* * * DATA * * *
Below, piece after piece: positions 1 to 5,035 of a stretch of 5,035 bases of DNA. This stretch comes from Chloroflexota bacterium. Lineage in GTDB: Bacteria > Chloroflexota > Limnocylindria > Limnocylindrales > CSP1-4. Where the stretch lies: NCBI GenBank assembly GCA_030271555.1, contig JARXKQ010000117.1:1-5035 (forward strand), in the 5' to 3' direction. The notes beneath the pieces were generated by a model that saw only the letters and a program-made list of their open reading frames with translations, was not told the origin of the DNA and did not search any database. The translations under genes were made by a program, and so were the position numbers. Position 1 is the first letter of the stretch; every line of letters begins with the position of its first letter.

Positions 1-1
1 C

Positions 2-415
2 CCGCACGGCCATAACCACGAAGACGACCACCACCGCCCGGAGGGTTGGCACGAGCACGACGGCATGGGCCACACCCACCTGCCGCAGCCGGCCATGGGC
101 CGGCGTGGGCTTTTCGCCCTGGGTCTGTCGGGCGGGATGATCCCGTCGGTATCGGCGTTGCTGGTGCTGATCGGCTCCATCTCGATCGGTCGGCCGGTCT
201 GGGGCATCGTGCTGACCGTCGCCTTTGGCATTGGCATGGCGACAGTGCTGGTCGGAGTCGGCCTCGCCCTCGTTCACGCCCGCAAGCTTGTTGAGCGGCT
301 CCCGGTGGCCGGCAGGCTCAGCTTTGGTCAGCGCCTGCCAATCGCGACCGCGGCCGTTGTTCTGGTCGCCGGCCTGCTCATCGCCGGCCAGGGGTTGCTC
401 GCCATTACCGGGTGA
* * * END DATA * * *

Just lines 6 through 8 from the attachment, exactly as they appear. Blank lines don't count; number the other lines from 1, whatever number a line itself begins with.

101 CGGCGTGGGCTTTTCGCCCTGGGTCTGTCGGGCGGGATGATCCCGTCGGTATCGGCGTTGCTGGTGCTGATCGGCTCCATCTCGATCGGTCGGCCGGTCT
201 GGGGCATCGTGCTGACCGTCGCCTTTGGCATTGGCATGGCGACAGTGCTGGTCGGAGTCGGCCTCGCCCTCGTTCACGCCCGCAAGCTTGTTGAGCGGCT
301 CCCGGTGGCCGGCAGGCTCAGCTTTGGTCAGCGCCTGCCAATCGCGACCGCGGCCGTTGTTCTGGTCGCCGGCCTGCTCATCGCCGGCCAGGGGTTGCTC